The picture is beautiful. A blue water lake fringed with green grasses and a jet boat pulling a water skier. If that is in Saudi we need to go find it, I said to Hubster. So Google was searched and searched again for the location of Layla Lakes.
We took Mr UK with us on this trip. He was on a short stint back in Riyadh and loves road tripping with us. Either that or he didn’t have a better offer this particular weekend.
An early departure was set because our first stop was just south of Riyadh to watch a falcon display organised by Haya Tour in the desert. There were Ooooo’s and Ahhh’s as the birds were carried out on their perches and displayed. Then Oooo’s and Ohhhh’s as the live bait was bought out and released into the air for a raptor type breakfast.
Mr UK and the rest of the group were impressed with all falcon related activity and the falcon handler was a wealth of information. The birds displaying their speed, grace and aggression as they swooped in on their prey in the brilliant blue sky, a perfect backdrop to the brick red dunes on a crisp but clear autumn morning, was spectacular to watch.
The sight was only marred by all the rubbish sprinkled over the desert. If someone could please invent biodegradable plastic bags – and cheap ones because Saudi businesses won’t buy them otherwise – that would be great. (And I’m looking at SABIC here – you great massive corporation of plastic related inventiveness. Take up the challenge for your country if not the world and create truly safe, biodegradable plastic bags! Either that or sponsor nationwide education on how to put rubbish in bins, preferably in all languages of those who live in the country because, lets face it, its not just resident Arabs throwing their shit around the countryside. Or sponsor the supply of reusable canvas bags in supermarkets while training the grocery packers on the concept of “Less plastic, Better Environment.” PS – I know someone happy to spread a Two Bag Rubbish Revolution message if you’d like to sign him up).
The ducks who made a dash from their open cage narrowly escaped becoming a mid-morning falcon snack. We watched with mounting tension and nervous chuckles as one escapee waddled up the dune, past a falcon resting in the sand, seemingly oblivious to the imminent danger while the falcon, looking on in total disbelief at the sight of the bird shuffling through the sand in front of him, seemed stunned into inaction.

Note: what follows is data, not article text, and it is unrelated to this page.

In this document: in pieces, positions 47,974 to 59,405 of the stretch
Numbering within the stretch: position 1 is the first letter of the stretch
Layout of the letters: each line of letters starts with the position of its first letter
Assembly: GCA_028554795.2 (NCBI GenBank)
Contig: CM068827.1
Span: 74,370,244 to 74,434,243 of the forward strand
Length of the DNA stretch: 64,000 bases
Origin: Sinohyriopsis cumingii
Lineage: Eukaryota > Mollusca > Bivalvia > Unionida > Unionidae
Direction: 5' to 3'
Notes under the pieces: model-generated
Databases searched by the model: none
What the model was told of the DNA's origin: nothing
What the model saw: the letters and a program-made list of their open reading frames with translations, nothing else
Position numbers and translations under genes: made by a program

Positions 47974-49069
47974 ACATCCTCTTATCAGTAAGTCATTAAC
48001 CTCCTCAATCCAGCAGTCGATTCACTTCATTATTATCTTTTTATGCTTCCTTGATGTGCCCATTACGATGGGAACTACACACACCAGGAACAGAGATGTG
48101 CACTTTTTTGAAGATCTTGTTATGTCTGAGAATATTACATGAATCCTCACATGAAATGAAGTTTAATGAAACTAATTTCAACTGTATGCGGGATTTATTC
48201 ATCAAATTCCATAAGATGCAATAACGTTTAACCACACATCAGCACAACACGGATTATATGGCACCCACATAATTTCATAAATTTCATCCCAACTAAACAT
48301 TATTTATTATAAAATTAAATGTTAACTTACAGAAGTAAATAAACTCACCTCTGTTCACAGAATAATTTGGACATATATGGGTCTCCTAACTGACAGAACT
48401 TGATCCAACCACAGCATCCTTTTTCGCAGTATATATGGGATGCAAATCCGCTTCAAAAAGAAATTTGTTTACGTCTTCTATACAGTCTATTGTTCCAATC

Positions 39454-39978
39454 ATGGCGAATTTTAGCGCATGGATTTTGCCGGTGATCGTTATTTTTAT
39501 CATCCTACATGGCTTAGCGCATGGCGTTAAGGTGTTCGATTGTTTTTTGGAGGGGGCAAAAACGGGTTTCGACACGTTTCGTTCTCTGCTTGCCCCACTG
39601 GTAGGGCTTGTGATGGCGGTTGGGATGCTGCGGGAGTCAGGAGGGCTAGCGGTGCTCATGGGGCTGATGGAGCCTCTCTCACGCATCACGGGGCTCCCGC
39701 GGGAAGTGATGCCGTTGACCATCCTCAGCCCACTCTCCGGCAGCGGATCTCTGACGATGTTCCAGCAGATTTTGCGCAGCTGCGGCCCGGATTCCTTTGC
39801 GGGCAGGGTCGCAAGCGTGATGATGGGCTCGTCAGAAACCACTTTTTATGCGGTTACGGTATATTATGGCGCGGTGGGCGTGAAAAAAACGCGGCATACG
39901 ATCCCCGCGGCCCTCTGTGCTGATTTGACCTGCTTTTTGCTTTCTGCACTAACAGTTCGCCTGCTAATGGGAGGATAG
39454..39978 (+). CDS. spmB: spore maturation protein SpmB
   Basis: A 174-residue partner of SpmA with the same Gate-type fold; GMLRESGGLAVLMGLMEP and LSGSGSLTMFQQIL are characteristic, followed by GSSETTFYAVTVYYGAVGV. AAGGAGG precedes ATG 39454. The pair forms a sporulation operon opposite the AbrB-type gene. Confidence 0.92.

The Falcon man caught the duck and put it back in the cage. We asked why the Falcon didn’t seem interested in ripping the duck to pieces. Probably, he said, because the duck was too big. The birds won’t take on large prey if they don’t have to because of the risk of damaging a wing. Wing damage is not good for a hunting bird.
A sigh of relief was breathed for the duck that this Falcon had already eaten. This group was not into totally unnecessary blood letting.
To top off the morning, everyone who felt inclined got to hold a falcon. Or rather, the Falcon got to hold them. The claws on these birds are quite large and very sharp. Leather gear is a necessary accessory for this photo opportunity, as is not minding holding bits of shredded pigeon – presumably an incentive to keep a falcon steady and quiet for the photo shoot.
After a spot of qahwah, a few more photos and a chinwag with fellow early morning Falcon watchers, it was time for us to head out of town, further south, to our intended destination of Layla.
Layla is about 300km’s from Riyadh. It wasn’t so much to the township we were heading as to the lakes outside of it. According to my research there were 15 lakes in all, some of a very large size. Having unearthed a map on Google we headed toward the pin drop on my phone, and yes, having an almost direct route to our destination felt like I was cheating on this expedition. We are so used to traversing this country almost mapless.
Although our early activity had taken place in the cool of the morning, we arrived in Layla in the hottest part of the day. Possibly not the best planned timing but then I was driven by this picture of water based sports…